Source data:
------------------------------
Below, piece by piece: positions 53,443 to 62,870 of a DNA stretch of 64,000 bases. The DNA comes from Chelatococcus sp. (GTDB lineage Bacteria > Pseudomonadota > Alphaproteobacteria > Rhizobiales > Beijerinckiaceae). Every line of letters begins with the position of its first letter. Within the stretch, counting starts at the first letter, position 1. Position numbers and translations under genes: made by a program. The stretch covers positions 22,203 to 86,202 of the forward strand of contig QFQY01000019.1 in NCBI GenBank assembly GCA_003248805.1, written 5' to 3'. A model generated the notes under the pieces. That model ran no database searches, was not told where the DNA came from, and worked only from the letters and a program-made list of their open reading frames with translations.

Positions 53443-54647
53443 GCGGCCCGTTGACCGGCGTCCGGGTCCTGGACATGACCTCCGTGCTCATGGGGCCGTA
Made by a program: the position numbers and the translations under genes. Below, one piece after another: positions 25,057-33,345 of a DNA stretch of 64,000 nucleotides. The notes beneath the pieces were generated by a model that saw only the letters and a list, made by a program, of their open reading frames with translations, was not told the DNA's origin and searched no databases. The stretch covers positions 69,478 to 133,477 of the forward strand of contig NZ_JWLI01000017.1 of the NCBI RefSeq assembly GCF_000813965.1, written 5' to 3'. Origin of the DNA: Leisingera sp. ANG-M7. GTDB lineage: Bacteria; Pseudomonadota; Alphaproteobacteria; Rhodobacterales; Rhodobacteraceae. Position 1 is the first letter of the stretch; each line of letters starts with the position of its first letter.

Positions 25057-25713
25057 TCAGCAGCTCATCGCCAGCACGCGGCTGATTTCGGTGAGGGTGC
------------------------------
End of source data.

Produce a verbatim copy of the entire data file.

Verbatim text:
Below, piece by piece: positions 53,443 to 62,870 of a DNA stretch of 64,000 bases. The DNA comes from Chelatococcus sp. (GTDB lineage Bacteria > Pseudomonadota > Alphaproteobacteria > Rhizobiales > Beijerinckiaceae). Every line of letters begins with the position of its first letter. Within the stretch, counting starts at the first letter, position 1. Position numbers and translations under genes: made by a program. The stretch covers positions 22,203 to 86,202 of the forward strand of contig QFQY01000019.1 in NCBI GenBank assembly GCA_003248805.1, written 5' to 3'. A model generated the notes under the pieces. That model ran no database searches, was not told where the DNA came from, and worked only from the letters and a program-made list of their open reading frames with translations.

Positions 53443-54647
53443 GCGGCCCGTTGACCGGCGTCCGGGTCCTGGACATGACCTCCGTGCTCATGGGGCCGTA
Made by a program: the position numbers and the translations under genes. Below, one piece after another: positions 25,057-33,345 of a DNA stretch of 64,000 nucleotides. The notes beneath the pieces were generated by a model that saw only the letters and a list, made by a program, of their open reading frames with translations, was not told the DNA's origin and searched no databases. The stretch covers positions 69,478 to 133,477 of the forward strand of contig NZ_JWLI01000017.1 of the NCBI RefSeq assembly GCF_000813965.1, written 5' to 3'. Origin of the DNA: Leisingera sp. ANG-M7. GTDB lineage: Bacteria; Pseudomonadota; Alphaproteobacteria; Rhodobacterales; Rhodobacteraceae. Position 1 is the first letter of the stretch; each line of letters starts with the position of its first letter.

Positions 25057-25713
25057 TCAGCAGCTCATCGCCAGCACGCGGCTGATTTCGGTGAGGGTGC